# ACLU Of Iowa



ACLU dismantles state's case for reinstating 2018 abortion ban

The ACLU of Iowa filed new legal arguments last week in Iowa’s most important pending abortion rights case. Governor Kim Reynolds is seeking to reinstate a near-total abortion ban, which a Polk County District Court found unconstitutional in 2019.

Last month, private attorneys representing the state in this litigation (since Attorney General Tom Miller declined to do so) gave the District Court one big reason to lift the permanent injunction on a 2018 law that would ban almost all abortions after about six weeks.

In a response brief filed on behalf of Planned Parenthood of the Heartland, the ACLU gave the District Court several paths to reject the state’s request.

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Governor discounts pregnant Iowans' well-being. Will Supreme Court agree?

Lawyers representing Governor Kim Reynolds have taken the first step toward reinstating a 2018 law that would ban nearly all abortions in Iowa. A Polk County District Court struck down that law in 2019, and Reynolds did not appeal the decision. A motion filed on August 11 asks the court to lift the permanent injunction, which was founded on Iowa and U.S. Supreme Court rulings that have since been reversed.

In a written statement amplified on her social media, Reynolds promised, “As long as I’m Governor, I will stand up for the sanctity of life and fight to protect the precious and innocent unborn lives.”

Left unsaid by the governor, but made clear by the legal brief her team filed: pregnant Iowans’ interests have almost no value in the eyes of the state.

Will four Iowa Supreme Court justices balance competing concerns the same way?

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Tactical retreat on Iowa's abortion waiting period averts strategic loss

The ACLU of Iowa and Planned Parenthood North Central States announced on August 5 that they will not pursue litigation challenging Iowa’s mandatory 24-hour waiting period before all abortions. The Iowa Supreme Court allowed that 2020 law to go into effect in June, when a 5-2 majority reversed the court’s abortion rights precedent and sent Planned Parenthood’s case back to District Court.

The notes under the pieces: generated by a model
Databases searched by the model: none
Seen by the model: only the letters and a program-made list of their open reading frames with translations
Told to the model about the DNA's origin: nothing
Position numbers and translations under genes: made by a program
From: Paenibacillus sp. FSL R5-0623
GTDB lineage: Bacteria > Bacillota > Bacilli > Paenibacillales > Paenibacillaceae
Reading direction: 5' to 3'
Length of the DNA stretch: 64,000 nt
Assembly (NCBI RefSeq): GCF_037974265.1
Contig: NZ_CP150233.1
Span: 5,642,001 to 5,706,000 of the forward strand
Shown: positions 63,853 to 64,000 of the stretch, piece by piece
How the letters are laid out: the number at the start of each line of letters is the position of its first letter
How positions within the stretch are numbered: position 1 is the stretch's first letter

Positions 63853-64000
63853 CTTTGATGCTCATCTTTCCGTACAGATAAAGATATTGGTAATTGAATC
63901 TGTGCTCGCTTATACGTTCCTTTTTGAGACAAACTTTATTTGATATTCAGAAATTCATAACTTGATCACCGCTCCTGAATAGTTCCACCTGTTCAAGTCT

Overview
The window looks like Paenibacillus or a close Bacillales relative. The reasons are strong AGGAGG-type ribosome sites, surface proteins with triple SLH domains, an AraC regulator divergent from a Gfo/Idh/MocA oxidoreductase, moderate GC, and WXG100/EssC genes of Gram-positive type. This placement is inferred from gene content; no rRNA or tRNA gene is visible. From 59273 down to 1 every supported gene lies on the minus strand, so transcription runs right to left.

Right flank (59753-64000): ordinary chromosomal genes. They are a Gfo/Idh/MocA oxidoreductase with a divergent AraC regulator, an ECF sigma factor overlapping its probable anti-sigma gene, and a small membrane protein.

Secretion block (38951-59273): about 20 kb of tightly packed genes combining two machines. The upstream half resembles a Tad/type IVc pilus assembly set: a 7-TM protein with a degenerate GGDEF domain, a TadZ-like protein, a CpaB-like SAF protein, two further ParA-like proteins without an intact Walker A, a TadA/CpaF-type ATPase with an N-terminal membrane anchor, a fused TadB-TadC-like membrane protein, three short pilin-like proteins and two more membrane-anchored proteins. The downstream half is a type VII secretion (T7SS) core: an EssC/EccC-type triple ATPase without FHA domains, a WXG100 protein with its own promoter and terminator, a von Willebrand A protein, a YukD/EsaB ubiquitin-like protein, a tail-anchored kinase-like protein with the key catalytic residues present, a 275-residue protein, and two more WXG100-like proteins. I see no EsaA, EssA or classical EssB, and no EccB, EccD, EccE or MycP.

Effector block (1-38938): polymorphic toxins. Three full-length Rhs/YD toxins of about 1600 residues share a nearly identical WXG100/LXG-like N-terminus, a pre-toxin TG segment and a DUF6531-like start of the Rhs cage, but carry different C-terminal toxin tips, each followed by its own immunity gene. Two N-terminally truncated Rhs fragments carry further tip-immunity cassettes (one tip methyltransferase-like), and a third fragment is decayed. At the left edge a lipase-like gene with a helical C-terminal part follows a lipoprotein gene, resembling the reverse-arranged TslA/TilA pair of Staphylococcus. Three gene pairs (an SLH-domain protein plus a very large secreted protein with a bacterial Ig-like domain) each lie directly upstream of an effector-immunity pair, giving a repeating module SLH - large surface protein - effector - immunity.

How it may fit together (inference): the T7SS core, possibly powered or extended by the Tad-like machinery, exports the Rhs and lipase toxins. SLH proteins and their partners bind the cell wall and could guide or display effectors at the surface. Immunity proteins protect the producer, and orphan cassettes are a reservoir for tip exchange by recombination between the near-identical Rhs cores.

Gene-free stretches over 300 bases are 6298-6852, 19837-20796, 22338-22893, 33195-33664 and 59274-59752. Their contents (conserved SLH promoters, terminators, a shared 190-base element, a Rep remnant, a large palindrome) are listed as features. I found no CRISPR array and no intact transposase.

In a written statement, ACLU of Iowa legal director Rita Bettis Austen described the decision to dismiss the case as “extremely difficult.”

But the move was wise in light of Iowa’s current legal landscape. Dropping this challenge could push back by years any ruling by the conservative-dominated Iowa Supreme Court to establish a new legal standard for reviewing abortion restrictions. That could strengthen the position of Planned Parenthood and the ACLU as they fight grave threats to Iowans’ bodily autonomy.

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Transparency advocates sound alarm about draft open records rules

Longtime advocates for access to public records in Iowa expressed concern this week about new administrative rules proposed by the Iowa Public Information Board.

The draft rules would spell out requirements for acknowledging and responding “promptly” to public records requests, but would also create a new excuse for government bodies that fail to provide timely access to records. Nothing in Iowa’s open records statute, known as Chapter 22, authorizes the board’s proposed language on “unforeseen circumstances,” nor is that concept consistent with Iowa Supreme Court precedent.

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Iowa Supreme Court's abortion reversal may cast long shadow

Five Iowa Supreme Court justices allowed a 24-hour waiting period for all abortions to go into effect and opened the door to more sweeping restrictions on June 17, when justices overturned the court’s 2018 precedent that had found the Iowa Constitution protects a fundamental right to seek an abortion.

The outcome is precisely what Republican legislators were seeking two years ago, when (buoyed by unusually rapid turnover on Iowa’s highest court) they passed a law nearly identical to the one struck down in the 2018 case.

Two dissenting justices warned that the latest decision injects “instability” and “confusion” into Iowa’s legal landscape, because the court’s majority did not establish a new standard for evaluating the constitutionality of abortion restrictions. Two justices signaled they would allow almost any limits on the procedure. Three justices indicated they might be open to a similar approach, or might strike a different balance that recognizes some bodily autonomy for Iowans wanting to terminate a pregnancy.

In the words of Justice Brent Appel, the majority set forth “a jurisprudence of doubt about a liberty interest of the highest possible importance to every Iowa woman of reproductive age.”

The ruling may also undermine public confidence that Iowa Supreme Court rulings are grounded in legal analysis, rather than politics.

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Court rejects governor's motion to dismiss open records lawsuit

A Polk County District Court has rejected Governor Kim Reynolds’ attempt to have an open records lawsuit tossed without being considered on the merits. It was the third time in the past five months that a court denied the state’s motion to dismiss a suit claiming the Reynolds administration violated Iowa’s open records law.

I am among the plaintiffs who sued the governor and some of her staff in December over five unfulfilled requests I had submitted to her office, two requests submitted by Clark Kauffman of Iowa Capital Dispatch, and one request submitted by Randy Evans of the Iowa Freedom of Information Council.

About three weeks after the ACLU of Iowa filed the lawsuit on our behalf, the governor’s office provided most of the records we had requested (in some cases more than a year earlier). The state’s attorneys then sought to have the case dismissed as moot.

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